5. However, I was working on contract jobs, generally sporadically at the time B was born. This meant after her birth I was almost immediately seeking work, being painfully aware that money would be required to pay bills, etc. Even were charm and good looks a tradable commodity, I would be broke. And so, one can see the problem, especially for smaller businesses and those (so many in Ireland) that operate on project work.  It is very difficult to 1 – allow people to take time off from project work, where suitable cover may be hard to find and 2 – pay those people who are not actually being productive toward the business (this of course excepts the idea that you might be taking holidays)
  6. My point about our obsession toward hyper-productivity was not a resounding yawp to return to a simpler time. Rather, it seems to me, social development has directed us further into our work, rather than allowing us to balance our work. When one considers that perhaps 40 years ago, many households had 1 person working. The idea that 2 people working might mean that both spend some time at work (a good thing for the sense of self, soul, creativity, imagination, &c.) and both spend some time at home (a good thing for appreciating life itself, family, etc.). However, this has not been the case. Instead, we find ourselves in the position that in most cases both parents are in work full time and the children are in creche; which is a horrible feeling for a parent. It’s not like you’re sending them out to the world to earn their living, but you feel lonely for them, and you worry how they will get on with ‘other people’.  
  7. Finally, there was the question of whether I felt my employer would accept a decision to take 2 months unpaid leave. I think in all cases (unless the business could do with a payroll break without actually losing talent), this is considered a bridge too far. It has to do with the above point (6 – family life in a productive world), but also a question as to whether someone has dedication toward their work, if they are taking 2 months off. Quite frequently you will hear motherhood being cited as a ‘life choice’ that means women can’t make it to higher executive positions in companies. I’m not sure I agree with the argument, but I am aware of it. I think the same sentiment can be applied to any time requested for family/personal purposes. There is a suspicion that you are not properly engaged with the company, not loyal enough, not committed enough. But this should be seen in the negative: It is not that one is any of these things, rather it is simply that one wants to take the time to spend with their family.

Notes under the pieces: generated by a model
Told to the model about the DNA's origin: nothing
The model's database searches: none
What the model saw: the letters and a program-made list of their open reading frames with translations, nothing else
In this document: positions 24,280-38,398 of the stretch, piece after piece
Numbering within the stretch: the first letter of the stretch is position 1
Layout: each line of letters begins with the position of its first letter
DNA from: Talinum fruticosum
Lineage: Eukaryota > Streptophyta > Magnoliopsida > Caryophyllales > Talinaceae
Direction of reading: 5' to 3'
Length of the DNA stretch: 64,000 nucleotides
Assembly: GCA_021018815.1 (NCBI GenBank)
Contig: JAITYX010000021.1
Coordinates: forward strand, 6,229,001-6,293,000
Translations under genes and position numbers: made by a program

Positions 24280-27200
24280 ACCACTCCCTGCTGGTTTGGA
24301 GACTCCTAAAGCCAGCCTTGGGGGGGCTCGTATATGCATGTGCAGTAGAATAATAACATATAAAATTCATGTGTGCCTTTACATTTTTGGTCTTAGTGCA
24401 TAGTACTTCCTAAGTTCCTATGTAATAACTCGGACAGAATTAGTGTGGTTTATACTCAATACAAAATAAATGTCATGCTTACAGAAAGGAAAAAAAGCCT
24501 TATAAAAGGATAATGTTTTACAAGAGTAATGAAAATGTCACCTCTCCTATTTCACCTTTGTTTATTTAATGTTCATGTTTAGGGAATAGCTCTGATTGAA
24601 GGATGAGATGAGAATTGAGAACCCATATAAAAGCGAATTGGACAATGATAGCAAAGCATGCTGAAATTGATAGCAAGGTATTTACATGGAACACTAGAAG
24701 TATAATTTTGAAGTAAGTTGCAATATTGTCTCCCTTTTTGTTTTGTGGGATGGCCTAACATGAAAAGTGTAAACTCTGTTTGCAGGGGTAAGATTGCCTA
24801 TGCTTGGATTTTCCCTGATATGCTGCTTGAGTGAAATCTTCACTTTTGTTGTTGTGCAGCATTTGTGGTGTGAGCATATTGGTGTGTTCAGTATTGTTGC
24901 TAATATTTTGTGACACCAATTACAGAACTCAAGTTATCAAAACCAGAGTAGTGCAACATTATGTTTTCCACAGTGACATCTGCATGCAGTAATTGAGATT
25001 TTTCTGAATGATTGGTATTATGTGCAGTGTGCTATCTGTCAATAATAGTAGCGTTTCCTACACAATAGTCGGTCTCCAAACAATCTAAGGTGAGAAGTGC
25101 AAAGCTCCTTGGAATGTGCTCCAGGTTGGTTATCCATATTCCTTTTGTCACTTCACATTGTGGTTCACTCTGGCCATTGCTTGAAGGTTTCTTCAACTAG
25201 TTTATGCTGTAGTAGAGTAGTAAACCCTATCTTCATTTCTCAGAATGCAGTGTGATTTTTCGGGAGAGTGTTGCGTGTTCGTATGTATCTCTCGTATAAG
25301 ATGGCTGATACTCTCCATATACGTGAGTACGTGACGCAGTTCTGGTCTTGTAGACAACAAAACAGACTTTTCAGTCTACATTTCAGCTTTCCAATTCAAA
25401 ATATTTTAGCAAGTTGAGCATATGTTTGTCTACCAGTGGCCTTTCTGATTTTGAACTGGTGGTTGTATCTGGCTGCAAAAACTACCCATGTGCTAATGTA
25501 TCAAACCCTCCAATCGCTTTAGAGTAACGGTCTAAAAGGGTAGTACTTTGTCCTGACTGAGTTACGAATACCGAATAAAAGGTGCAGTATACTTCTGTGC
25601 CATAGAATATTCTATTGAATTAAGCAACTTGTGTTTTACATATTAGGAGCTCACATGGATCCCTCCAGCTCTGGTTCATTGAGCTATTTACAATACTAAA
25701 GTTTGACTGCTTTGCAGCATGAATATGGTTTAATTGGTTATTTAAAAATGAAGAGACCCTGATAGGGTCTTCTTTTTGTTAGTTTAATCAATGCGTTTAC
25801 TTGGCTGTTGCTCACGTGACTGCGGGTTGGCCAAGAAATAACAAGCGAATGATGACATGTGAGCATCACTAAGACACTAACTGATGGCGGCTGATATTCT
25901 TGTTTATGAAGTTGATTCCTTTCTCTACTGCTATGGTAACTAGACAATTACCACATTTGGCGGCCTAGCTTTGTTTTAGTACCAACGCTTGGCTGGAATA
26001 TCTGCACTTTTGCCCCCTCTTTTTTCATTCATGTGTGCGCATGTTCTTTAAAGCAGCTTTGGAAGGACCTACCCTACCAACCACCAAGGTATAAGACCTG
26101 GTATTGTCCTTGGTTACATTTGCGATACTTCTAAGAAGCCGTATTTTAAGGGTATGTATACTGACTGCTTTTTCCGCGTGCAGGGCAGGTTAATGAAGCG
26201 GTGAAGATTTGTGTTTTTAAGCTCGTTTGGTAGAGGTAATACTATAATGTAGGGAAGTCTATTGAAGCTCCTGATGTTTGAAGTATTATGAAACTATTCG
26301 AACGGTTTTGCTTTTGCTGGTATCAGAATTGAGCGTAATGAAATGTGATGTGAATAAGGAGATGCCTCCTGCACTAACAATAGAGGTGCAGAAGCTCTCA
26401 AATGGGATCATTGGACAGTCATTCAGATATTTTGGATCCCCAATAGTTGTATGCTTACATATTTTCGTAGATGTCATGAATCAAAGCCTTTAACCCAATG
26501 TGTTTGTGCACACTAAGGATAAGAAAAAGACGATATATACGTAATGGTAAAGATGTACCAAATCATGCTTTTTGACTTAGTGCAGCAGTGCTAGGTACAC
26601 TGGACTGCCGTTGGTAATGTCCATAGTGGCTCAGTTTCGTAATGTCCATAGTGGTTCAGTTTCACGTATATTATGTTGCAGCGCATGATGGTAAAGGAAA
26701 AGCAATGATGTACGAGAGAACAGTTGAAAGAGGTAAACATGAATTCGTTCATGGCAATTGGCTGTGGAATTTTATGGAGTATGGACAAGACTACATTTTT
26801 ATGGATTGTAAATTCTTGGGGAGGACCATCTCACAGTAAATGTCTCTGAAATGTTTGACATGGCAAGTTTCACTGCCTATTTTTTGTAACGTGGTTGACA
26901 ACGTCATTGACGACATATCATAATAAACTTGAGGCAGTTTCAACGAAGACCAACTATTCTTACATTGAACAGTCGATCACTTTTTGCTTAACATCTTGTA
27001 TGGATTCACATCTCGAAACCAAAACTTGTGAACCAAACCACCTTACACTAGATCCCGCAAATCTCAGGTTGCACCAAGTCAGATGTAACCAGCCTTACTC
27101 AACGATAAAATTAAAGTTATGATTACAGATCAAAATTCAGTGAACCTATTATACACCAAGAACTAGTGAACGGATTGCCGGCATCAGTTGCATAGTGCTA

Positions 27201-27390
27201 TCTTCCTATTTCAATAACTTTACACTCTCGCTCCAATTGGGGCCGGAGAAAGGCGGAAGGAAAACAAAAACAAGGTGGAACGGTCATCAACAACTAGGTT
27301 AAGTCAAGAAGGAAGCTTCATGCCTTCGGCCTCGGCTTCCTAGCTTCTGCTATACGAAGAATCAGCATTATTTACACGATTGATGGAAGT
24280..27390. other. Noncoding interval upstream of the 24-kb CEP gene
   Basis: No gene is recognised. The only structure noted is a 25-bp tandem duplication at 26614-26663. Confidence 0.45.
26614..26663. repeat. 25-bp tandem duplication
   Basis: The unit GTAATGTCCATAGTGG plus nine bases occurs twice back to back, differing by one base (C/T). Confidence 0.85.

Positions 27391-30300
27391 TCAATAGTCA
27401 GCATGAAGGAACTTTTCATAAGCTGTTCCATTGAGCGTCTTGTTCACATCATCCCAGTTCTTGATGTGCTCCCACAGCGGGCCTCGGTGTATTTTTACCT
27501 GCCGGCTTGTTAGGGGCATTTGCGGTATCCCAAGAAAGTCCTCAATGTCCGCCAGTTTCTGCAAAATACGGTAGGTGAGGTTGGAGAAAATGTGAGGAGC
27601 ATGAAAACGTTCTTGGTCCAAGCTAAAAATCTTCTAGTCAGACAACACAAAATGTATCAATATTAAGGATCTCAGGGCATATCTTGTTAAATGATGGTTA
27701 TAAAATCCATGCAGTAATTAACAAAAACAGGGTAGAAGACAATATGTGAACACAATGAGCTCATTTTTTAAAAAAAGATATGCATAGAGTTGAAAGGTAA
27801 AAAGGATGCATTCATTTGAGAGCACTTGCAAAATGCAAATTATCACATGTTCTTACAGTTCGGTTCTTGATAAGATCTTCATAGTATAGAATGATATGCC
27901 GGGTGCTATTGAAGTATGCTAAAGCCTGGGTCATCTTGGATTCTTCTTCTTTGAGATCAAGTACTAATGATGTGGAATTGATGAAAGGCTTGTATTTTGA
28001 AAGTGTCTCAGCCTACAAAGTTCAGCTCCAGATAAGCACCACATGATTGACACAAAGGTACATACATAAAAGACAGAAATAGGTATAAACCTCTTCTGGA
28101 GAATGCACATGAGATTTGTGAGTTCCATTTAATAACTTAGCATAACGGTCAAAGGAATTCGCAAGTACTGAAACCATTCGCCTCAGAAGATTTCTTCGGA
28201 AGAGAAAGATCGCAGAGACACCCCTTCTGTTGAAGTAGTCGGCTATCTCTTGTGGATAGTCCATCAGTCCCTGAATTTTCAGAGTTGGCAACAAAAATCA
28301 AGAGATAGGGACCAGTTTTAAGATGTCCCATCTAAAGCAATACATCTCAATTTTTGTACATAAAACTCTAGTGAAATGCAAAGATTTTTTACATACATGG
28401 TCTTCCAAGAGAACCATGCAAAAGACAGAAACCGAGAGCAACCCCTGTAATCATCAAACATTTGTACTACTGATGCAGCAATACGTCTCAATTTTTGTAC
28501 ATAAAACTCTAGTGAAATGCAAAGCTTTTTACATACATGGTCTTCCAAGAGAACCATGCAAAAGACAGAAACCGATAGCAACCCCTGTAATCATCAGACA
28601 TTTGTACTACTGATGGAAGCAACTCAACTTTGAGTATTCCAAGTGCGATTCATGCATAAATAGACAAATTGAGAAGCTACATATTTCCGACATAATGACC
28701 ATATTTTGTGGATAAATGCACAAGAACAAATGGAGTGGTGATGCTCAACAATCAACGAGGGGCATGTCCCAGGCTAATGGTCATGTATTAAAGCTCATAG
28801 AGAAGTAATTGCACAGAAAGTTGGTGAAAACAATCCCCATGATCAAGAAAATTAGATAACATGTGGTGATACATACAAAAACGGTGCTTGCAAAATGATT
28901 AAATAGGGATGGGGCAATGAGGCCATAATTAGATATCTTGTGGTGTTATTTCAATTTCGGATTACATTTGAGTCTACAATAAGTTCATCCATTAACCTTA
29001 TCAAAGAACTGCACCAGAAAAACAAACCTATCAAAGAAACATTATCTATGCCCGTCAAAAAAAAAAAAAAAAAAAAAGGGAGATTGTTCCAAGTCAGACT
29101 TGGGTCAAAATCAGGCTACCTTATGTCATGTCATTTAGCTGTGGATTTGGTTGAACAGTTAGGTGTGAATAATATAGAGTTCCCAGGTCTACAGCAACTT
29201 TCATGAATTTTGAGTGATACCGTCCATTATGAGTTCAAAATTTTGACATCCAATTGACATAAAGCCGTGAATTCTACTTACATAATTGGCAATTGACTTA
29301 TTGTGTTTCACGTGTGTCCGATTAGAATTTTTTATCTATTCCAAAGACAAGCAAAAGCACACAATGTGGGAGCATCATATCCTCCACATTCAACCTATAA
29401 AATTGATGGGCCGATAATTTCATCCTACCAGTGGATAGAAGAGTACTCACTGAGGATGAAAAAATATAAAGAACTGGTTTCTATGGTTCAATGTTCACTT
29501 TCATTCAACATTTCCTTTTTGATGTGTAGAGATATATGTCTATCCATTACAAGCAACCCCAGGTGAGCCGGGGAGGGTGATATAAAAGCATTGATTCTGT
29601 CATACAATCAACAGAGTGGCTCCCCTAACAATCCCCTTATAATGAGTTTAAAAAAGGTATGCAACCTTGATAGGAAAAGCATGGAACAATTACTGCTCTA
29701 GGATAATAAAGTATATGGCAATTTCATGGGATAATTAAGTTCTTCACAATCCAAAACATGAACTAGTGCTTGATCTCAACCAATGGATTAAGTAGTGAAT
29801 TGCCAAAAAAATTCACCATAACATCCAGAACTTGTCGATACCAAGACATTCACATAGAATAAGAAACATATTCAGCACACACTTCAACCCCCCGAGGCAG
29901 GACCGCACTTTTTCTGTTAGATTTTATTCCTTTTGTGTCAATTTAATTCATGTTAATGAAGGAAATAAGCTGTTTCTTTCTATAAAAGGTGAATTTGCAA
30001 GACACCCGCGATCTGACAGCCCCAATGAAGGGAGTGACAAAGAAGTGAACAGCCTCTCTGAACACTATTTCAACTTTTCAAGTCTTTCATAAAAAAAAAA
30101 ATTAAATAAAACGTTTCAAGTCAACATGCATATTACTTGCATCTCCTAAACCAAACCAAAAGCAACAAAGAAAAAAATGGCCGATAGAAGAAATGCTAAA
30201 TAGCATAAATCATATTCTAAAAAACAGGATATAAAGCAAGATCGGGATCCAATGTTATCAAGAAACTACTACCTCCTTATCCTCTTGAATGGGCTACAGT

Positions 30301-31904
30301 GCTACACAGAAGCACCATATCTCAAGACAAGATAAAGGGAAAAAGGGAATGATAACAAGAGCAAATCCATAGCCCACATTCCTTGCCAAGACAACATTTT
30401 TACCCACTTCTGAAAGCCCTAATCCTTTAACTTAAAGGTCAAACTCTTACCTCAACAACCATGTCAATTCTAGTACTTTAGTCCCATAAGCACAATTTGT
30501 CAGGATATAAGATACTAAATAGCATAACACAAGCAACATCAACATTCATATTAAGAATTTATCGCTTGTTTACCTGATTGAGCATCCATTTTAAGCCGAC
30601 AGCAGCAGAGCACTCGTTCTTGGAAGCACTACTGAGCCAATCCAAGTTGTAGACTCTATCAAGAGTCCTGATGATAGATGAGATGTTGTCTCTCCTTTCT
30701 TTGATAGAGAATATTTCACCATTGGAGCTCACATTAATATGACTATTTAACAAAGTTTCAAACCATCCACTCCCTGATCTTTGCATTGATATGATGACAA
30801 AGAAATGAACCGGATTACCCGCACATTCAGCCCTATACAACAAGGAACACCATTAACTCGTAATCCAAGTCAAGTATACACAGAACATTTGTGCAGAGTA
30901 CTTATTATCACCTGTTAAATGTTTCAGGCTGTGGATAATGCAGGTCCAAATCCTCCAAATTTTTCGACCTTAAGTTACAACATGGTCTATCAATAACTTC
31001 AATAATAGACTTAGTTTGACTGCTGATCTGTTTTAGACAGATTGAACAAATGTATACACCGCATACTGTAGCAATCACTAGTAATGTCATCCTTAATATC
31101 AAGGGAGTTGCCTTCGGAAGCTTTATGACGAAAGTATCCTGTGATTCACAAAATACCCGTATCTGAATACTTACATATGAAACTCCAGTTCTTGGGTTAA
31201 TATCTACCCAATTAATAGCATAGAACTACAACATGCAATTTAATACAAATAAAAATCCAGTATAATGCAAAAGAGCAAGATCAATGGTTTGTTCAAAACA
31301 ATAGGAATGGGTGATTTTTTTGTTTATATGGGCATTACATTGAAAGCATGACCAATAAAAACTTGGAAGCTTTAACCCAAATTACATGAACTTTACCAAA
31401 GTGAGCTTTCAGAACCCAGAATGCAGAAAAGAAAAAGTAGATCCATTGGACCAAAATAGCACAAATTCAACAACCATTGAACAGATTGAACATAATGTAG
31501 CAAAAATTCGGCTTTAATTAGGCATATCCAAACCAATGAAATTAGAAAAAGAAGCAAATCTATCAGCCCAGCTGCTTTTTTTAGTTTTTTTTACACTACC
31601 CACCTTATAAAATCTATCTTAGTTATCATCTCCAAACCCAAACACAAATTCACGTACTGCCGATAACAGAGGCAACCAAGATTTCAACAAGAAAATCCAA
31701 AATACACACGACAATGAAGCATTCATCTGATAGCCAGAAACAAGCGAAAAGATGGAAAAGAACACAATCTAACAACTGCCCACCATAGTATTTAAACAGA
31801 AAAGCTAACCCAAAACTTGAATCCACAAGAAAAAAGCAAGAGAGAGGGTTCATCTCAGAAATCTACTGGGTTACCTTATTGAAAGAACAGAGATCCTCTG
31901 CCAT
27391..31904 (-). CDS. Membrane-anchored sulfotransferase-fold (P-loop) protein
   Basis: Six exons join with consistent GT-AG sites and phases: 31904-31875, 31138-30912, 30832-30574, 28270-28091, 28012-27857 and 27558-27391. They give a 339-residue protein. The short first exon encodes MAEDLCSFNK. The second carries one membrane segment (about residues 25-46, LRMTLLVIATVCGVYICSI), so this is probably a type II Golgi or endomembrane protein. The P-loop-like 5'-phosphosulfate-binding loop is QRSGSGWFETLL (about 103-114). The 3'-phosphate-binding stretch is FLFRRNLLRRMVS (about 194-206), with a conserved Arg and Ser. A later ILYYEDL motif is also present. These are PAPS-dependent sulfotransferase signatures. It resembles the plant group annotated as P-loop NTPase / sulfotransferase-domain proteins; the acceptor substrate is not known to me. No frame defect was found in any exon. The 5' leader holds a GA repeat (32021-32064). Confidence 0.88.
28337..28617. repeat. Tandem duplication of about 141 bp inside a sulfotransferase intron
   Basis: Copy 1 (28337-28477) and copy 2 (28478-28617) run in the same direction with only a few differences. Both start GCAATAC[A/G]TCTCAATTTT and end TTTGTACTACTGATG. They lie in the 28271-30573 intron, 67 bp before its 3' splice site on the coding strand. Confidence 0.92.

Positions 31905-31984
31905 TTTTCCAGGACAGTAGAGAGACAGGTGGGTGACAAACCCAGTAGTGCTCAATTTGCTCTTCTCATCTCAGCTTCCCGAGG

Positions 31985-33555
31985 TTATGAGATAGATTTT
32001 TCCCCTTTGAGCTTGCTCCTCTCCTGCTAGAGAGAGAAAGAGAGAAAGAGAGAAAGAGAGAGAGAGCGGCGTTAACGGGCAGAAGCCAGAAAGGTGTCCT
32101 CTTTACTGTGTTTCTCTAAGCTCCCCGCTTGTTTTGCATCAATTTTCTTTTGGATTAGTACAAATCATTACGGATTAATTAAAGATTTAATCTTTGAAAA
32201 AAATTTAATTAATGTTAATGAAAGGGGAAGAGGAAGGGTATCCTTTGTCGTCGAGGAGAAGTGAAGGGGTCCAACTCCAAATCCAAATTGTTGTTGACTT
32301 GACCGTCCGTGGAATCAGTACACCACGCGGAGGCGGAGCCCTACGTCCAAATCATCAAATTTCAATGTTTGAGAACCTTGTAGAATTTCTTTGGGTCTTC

I recall Bertrand Russel’s essay “In Praise of Idleness” where he argues that if everybody’s working week was reduced, then more people could actually work. Of course coupled with this is a range of other social, political and economic issues that may be too much for any one person (except Bertrand Russel, of course) to attempt to bear. How does one reorganise a whole society in such a way? And what for the sparky entrepreneurs, whose efforts create employment? Any entrepreneur I know would baulk at the idea of being told they should work less. We live in an age when people will be on their deathbeds and will actually say “I wish I spent more time in the office”. This is just a fact of life. But it then begs the question of how we adequately deal with implementing a decent paternity leave policy for the country; while squaring peoples desires to work, and companies needs to have people working for them.